Prime Minister Tony Abbott went to the East Asia Summit prepared to defend the freedom to navigate the South China Sea.
But he’s had to apply the principle closer to home.
The ASEAN East Asia Summit, held in Myanmar’s capital, was wedged in the middle of a week of summits that ends with Australia playing host to the G20 in Brisbane.
It was a forum for Mr Abbott to highlight Australian commitment to security in the region at a time of territorial tensions, and a new terror threat from Islamic State fighters.
But attention on four Russian warships lurking north of Australia, perceived as a show of force after Mr Abbott confronted Vladimir Putin over the MH17 crash, had him considering waters closer to home.
“If Australia, the United States and others expect, indeed demand, the right of passage for naval vessels in Asia, obviously we have to accept the right of passage for military or naval vessels in the Pacific,” he told reporters before the summit.
The prime minister downplayed any link between the naval exercise and the stern talk this week that followed his promise to “shirtfront” the Russian president.
Mr Abbott returns to Australia after about 24 hours in Myanmar, ready to play host to many of the same world leaders at the G20.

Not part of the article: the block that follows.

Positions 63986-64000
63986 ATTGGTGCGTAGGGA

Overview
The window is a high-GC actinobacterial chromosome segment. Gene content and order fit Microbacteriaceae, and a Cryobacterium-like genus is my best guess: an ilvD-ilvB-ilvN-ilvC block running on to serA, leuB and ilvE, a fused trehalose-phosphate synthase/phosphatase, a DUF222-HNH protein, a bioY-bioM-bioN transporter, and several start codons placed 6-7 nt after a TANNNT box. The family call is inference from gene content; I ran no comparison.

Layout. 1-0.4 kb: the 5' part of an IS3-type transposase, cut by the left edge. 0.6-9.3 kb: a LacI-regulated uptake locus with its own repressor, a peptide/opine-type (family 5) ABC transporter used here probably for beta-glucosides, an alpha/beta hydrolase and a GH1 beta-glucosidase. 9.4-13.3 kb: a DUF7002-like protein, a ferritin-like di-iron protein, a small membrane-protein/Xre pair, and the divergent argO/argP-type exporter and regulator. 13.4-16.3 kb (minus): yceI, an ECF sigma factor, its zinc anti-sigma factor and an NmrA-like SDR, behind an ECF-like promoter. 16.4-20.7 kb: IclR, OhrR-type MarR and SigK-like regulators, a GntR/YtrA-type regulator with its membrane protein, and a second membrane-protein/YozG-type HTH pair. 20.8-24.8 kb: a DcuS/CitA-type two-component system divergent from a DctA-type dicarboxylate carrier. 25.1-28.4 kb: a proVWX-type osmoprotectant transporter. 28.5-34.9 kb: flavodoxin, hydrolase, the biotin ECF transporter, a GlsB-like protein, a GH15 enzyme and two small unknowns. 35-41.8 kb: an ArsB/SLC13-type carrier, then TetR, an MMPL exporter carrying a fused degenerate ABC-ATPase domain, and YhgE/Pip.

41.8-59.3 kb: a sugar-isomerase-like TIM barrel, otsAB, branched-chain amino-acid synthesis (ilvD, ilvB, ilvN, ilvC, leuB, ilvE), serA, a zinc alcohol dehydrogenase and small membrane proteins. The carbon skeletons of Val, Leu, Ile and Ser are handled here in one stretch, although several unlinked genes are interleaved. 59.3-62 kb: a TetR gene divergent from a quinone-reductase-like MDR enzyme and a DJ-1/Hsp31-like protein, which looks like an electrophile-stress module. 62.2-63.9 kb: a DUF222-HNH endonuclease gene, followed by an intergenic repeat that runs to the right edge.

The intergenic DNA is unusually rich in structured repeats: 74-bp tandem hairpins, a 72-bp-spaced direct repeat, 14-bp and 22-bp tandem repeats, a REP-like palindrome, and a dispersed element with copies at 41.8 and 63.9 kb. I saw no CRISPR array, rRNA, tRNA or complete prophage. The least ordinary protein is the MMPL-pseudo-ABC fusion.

The ninth EAS brought together the 10 ASEAN countries with Australia, China, India, Japan, New Zealand, South Korea, the US and Russia, as China and its neighbours row over competing claims in the South China Sea.
Besides maritime security, terrorism and the Ebola crisis were also on the agenda.
An agreement was made for Australia’s ACCC to assist competition authorities in ASEAN countries to address anti-competitive conduct like cartels.
Australia will invest $10 million in the Asian Development Bank’s Mekong Business Initiative, developing the private sector in Vietnam, Myanmar, Laos and Cambodia, and committed to rolling out its New Colombo Plan to more ASEAN destinations.
Australia’s 40-year partnership with ASEAN was commemorated on Wednesday night, with Mr Abbott announcing a new Australia-ASEAN council to deepen engagement in the region.
The new council would strengthen people-to-people links, he said, noting the rising influence and prosperity of ASEAN countries.
“I’d like to think Australia has played its part in the advancement of the region.”
Myanmar, formerly known as Burma, chaired ASEAN as concern grows about its reform backsliding.
Mr Abbott met both President Thien Sein and opposition figure Aung San Suu Kyi – who remains barred from running for president in next year’s elections, a major test for its democracy.